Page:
I think it's an incredible technology that will be used in part to cure all inheritable disease and also inevitably be used to horrible ends. CRISPR, dumb AI and much longer lasting, more powerful batteries are three nascent technologies that will lead to huge amounts of both wonder and grief in the coming decades.
 
Harvard scientists are using CRISPR to bring back the Woolly Mammoth.

http://www.iflscience.com/plants-and-animals/crispr-scientists-bringing-woolly-mammoths-back-dead/

The team declared their intentions to bring these monsters of the megafaunal world back from the dead ahead of the annual gathering of the American Association for the Advancement of Science (AAAS) in Boston this week. They explained that their aim is to use CRISPR, the popular gene-editing tool, to produce “elephant-mammoth embryos.”

As reported by the Guardian, the team are essentially at the cell stage, where they are experimenting with various combinations of elephant and mammoth genes. The embryos have not yet been created, but according to the project lead, they are just two years away from being cultured.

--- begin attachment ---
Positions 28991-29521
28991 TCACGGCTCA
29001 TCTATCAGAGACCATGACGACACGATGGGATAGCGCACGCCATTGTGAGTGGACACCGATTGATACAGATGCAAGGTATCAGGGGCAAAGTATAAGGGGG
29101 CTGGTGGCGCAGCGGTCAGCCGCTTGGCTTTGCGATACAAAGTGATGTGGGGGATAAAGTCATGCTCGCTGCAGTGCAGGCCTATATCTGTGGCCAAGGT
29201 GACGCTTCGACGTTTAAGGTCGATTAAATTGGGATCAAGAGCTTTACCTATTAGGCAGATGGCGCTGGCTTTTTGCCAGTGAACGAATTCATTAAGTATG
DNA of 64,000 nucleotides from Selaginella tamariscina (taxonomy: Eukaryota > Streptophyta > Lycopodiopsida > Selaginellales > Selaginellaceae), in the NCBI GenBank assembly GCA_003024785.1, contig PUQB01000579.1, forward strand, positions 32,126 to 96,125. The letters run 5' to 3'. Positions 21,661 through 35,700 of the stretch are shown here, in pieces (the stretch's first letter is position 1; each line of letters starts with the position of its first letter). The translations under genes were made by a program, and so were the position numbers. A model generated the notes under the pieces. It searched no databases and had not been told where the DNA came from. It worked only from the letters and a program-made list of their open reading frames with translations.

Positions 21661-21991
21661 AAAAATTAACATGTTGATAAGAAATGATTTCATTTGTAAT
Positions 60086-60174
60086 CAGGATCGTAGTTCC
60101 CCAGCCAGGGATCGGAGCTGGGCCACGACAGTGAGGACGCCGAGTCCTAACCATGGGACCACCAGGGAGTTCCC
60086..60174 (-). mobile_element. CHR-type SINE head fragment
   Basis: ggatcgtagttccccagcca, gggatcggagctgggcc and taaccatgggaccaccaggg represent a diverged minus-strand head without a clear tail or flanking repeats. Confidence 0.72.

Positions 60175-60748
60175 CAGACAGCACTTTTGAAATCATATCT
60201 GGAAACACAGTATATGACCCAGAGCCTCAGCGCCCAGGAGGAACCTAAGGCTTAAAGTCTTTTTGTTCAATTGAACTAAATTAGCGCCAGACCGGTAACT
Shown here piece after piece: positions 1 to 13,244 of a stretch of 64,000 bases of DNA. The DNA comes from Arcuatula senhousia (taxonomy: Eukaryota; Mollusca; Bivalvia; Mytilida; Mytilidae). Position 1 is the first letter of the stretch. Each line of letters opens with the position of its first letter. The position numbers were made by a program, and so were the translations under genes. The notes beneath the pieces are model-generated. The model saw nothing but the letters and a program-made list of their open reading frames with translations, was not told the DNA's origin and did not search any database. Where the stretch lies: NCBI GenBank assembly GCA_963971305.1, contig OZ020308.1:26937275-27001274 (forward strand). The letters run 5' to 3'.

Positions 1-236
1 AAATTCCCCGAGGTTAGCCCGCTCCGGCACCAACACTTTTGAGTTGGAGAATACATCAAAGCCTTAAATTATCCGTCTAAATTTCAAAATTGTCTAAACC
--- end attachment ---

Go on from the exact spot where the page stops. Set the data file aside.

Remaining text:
It would, however, be “many years” before any of these beasts will be allowed, or merely able, to grow into adults.

I recently listened to a podcast about this and its understood that we will have live Woolly Mammoths in three years.
 

Jarsonot

Member
Crispr commercial treatments will be used in humans first for immunotherapy purposes like this (or other indications where targeted germline manipulation is possible), long before any "designer babies" or embryonic inherited disease treatment- http://www.nature.com/news/first-crispr-clinical-trial-gets-green-light-from-us-panel-1.20137